Characterisation of mutations in 77 patients with X-linked myotubular myopathy, including a family with a very mild phenotype

Valérie Biancalana, Olivier Caron, Sabina Gallati, Frank Baas, Wolfram Kress, Giuseppe Novelli, Maria Rosaria D'Apice, Clotilde Lagier-Tourenne, Anna Buj-Bello, Norma B. Romero, Jean Louis Mandel

Research output: Contribution to journalArticlepeer-review

Abstract

X-linked myotubular myopathy is characterised by neonatal hypotonia, muscle weakness and respiratory distress in affected males, leading often to early death, although prolonged survival is observed in milder forms, or as a result of prolongation of ventilation support. It is caused by mutations in the MTM1 gene, which encodes a phosphatase called myotubularin, which has been highly conserved during evolution, down to yeasts (S. cerevisiae and S. pombe). To date, 251 mutations have been identified in unrelated families, corresponding to 158 different disease-associated mutations, which are widespread throughout the gene. We have found additional mutations in 77 patients, including 35 novel ones. We identified a missense mutation N180K in a 67-year-old grandfather (the oldest known patient with an MTM1 mutation), previously suspected to have autosomal centronuclear myopathy, and in his two grandsons also mildly affected. Mild and moderate phenotypes associated with novel missense mutations and with a translation initiation defect mutation are discussed, as well as severe phenotypes associated with particular novel mutations. With the present report, 192 different mutations in the MTM1 gene have been described in 328 families. The spectrum of mutations is now enlarged from the very severe classic neonatal phenotype to very mild phenotype allowing survival to the age of 67 years.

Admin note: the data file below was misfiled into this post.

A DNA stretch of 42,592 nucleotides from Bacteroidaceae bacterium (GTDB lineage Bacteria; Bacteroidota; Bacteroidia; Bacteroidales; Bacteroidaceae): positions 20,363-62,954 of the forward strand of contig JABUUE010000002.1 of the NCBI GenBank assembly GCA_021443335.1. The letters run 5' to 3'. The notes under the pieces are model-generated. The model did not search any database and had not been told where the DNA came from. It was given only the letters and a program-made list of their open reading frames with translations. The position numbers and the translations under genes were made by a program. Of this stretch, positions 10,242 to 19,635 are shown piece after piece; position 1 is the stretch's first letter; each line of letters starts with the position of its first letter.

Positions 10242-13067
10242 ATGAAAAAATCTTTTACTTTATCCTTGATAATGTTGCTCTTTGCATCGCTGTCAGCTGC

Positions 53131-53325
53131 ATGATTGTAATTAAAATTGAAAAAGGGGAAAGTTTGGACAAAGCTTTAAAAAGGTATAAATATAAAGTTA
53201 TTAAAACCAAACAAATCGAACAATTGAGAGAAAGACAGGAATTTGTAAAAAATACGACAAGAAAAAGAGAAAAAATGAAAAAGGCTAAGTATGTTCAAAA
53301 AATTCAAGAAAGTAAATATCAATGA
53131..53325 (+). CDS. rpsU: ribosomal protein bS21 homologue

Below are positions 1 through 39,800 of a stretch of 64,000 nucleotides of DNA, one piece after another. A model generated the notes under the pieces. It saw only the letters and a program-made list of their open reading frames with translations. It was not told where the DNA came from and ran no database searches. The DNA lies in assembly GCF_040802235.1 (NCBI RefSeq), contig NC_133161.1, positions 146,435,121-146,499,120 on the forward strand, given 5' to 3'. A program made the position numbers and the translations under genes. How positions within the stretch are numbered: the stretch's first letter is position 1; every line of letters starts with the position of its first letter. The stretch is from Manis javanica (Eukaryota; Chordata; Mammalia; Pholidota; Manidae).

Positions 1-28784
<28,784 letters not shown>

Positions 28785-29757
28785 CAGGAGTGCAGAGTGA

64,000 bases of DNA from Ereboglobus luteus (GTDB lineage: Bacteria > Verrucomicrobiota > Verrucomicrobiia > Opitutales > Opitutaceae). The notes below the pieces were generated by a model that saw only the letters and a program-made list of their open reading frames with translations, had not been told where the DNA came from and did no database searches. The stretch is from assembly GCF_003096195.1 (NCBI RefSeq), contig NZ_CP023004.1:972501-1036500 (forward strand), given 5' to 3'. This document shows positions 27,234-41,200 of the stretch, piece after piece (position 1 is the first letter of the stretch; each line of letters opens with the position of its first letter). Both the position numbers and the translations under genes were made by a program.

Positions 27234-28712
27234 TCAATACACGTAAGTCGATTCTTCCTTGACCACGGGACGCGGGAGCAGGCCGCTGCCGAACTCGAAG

Original languageEnglish
Pages (from-to)135-142
Number of pages8
JournalHuman Genetics
Volume112
Issue number2
Publication statusPublished - Feb 2003

Keywords

  • Genotype/phenotype correlation
  • Mutation
  • X-linked myotubular myopathy

ASJC Scopus subject areas

  • Genetics(clinical)
  • Genetics

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